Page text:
Halcrow among contractors preparing for £12bn of nuclear investment following publication of energy review

The construction industry is gearing up for a £12bn nuclear power station programme after the publication of the government’s energy review this week.

engineer Halcrow is to expand its nuclear division and is talking to British and international firms with a view to forming alliances. Balfour Beatty, Atkins and Costain are also understood to be talking to firms with nuclear expertise.

Among the findings of the review, which follows eight months of consultation with energy providers and the industry, are the following:

  • Confirmation that nuclear power has a role in future UK power generation.
  • Overhauling the planning system for nuclear new-build.
  • Health and Safety Executive, Environment Agency and Office for Civil Nuclear Security to pre-license generic designs.
  • Government to appoint “high powered inspector” to ensure planning and procurement is run to timetable.
The government has now launched a further consultation over policies for establishing nuclear new-build. It will include the findings in a white paper to be published at the start of the year. It is expected that between six and 10 power stations will be built in the first wave.

Launching the review, Alistair Darling, the trade and industry secretary, said nuclear power stations could make a “significant contribution” to meeting energy policy goals. He added that the new-build programme would be privately funded, saying: “It would be for the private sector to initiate, fund, construct and operate new nuclear plants and cover the costs of decommissioning and take their full share of long-term waste management costs.”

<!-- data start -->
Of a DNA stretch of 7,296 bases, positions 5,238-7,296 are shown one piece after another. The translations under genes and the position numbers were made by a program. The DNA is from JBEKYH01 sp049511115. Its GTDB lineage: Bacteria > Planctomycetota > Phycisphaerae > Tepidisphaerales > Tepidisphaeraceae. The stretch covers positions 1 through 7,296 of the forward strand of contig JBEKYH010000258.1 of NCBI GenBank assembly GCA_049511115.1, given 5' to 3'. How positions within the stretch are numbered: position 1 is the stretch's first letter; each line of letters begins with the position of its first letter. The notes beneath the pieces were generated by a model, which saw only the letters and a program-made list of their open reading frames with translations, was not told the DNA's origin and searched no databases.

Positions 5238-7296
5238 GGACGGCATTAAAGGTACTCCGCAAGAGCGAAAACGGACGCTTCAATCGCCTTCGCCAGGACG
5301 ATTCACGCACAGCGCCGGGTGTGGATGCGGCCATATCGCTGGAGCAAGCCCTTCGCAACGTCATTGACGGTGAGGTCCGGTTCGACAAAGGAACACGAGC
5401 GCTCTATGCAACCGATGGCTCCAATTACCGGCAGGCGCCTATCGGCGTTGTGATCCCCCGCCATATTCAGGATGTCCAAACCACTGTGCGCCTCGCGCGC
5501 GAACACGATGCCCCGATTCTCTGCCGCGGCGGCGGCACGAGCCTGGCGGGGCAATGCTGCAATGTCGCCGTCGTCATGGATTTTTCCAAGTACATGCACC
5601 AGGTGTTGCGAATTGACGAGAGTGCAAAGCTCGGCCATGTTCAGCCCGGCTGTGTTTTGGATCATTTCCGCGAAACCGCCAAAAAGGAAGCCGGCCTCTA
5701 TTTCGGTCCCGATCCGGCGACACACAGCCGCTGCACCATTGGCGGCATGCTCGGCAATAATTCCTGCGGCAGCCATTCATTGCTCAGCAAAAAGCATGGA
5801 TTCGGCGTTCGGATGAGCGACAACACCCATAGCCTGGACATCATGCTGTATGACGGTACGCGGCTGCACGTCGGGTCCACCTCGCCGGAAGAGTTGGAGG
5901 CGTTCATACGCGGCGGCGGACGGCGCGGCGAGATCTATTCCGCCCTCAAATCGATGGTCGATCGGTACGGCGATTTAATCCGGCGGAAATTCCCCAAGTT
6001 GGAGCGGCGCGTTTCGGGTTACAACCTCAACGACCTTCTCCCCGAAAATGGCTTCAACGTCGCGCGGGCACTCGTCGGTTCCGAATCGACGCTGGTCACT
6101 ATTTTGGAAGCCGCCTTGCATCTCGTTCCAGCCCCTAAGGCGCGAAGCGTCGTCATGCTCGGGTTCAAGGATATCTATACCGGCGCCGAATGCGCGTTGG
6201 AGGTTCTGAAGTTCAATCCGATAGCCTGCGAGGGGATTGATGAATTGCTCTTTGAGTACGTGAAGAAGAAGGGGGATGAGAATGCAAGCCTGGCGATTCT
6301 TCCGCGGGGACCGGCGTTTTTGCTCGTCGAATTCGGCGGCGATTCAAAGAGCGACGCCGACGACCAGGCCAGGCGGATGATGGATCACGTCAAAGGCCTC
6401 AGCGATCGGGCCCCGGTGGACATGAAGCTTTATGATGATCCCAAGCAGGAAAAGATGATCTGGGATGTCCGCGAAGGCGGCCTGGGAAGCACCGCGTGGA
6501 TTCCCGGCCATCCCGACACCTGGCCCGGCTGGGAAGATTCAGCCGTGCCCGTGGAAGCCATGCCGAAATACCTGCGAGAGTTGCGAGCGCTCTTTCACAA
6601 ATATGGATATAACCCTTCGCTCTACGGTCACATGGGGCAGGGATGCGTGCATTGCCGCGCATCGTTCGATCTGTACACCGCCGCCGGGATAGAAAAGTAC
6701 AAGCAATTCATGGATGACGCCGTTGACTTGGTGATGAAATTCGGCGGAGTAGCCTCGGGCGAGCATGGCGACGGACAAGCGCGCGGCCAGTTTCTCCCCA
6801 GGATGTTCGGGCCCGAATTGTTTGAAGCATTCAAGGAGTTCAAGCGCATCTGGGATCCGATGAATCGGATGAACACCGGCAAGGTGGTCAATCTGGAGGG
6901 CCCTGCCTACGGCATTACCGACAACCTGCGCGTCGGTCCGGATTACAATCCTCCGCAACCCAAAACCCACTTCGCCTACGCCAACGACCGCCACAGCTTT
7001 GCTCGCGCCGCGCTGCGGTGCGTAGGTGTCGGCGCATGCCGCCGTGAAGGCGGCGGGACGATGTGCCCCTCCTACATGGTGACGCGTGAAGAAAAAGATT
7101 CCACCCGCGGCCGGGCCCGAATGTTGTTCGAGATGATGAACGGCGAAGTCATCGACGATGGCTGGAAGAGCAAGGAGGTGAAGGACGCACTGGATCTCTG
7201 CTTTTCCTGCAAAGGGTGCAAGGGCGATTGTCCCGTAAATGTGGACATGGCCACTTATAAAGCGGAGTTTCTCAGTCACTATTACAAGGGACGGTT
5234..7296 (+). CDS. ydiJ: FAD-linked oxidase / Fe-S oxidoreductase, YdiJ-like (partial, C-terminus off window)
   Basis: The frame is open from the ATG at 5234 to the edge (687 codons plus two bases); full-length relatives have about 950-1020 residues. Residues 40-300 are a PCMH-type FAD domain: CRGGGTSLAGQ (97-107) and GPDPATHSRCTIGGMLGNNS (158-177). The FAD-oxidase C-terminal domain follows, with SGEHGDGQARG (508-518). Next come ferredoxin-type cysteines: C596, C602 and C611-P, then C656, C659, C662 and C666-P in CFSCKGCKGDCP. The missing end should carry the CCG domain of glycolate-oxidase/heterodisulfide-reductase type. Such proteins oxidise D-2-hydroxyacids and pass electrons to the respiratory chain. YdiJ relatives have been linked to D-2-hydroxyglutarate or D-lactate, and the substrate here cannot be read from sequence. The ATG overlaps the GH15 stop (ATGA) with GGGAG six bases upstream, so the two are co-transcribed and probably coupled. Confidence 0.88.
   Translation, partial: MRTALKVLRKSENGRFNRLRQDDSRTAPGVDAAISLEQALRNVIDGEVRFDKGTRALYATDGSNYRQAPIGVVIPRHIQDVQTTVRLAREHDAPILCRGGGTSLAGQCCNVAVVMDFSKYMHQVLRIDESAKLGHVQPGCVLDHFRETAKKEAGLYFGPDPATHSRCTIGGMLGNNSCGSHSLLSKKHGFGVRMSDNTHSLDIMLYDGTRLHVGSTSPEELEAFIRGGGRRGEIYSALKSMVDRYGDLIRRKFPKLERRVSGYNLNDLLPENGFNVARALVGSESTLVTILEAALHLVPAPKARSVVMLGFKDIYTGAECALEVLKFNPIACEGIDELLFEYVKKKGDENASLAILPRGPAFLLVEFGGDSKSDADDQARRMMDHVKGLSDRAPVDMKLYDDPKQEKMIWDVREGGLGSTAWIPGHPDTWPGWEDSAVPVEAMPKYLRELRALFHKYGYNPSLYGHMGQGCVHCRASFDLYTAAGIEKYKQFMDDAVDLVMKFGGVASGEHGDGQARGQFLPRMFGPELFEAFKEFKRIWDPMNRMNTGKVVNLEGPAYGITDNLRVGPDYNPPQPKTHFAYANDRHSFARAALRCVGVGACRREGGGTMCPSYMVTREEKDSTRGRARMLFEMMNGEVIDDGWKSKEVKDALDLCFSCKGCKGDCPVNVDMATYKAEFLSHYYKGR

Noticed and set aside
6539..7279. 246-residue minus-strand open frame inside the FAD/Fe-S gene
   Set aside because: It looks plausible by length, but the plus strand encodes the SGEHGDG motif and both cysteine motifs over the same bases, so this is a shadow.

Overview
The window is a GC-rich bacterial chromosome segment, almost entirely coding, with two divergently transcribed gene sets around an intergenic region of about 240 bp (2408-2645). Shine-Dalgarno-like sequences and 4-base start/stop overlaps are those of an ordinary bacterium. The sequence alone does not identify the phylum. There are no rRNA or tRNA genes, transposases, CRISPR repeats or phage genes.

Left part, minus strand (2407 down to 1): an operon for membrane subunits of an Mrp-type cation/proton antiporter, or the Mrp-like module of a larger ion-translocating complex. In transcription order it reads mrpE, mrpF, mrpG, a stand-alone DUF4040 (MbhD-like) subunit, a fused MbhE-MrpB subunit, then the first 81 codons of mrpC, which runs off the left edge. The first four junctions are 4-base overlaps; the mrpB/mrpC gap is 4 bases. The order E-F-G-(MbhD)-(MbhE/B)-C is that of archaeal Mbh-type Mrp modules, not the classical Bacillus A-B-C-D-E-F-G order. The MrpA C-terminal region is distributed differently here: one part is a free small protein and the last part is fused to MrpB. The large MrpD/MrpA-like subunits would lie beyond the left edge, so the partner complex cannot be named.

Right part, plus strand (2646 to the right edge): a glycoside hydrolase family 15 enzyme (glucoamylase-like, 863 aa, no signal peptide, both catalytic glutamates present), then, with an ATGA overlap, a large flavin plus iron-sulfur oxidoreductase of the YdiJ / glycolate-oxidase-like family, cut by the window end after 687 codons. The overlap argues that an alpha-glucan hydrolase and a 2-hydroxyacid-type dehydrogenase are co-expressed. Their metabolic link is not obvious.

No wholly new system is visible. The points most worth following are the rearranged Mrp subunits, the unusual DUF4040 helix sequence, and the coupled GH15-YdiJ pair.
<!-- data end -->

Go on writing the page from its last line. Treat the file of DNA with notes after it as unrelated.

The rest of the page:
Halcrow, which is working on two nuclear fuel stores for British Nuclear Group, is revamping its nuclear capacity in anticipation of the workload. The firm is launching a recruitment drive for a nuclear business, to be called “Nuclear Focus”.

Stephen Wells, nuclear business development director at Costain, confirmed that it is talking to nuclear generating companies and financial institutions over potential partnerships for new build. He said: “We are talking to people across the field. We’ll upskill our nuclear workforce.”

Atkins, which has announced that it is forming a nuclear and power skills academy, said it was bringing in more specialist staff.

The consultancy sector is also preparing for the enhanced workload. EC Harris and Turner & Townsend are understood to be finalising a joint venture that could be used as a vehicle for new-build work.

The government’s statement was greeted with dismay by parts of the industry hoping for a stronger push on renewables. The government said 20% of generation should be provided by renewables (see right). Robin Webb, chief executive of low-carbon engineering firm XCO2, said nuclear was not the long-term answer.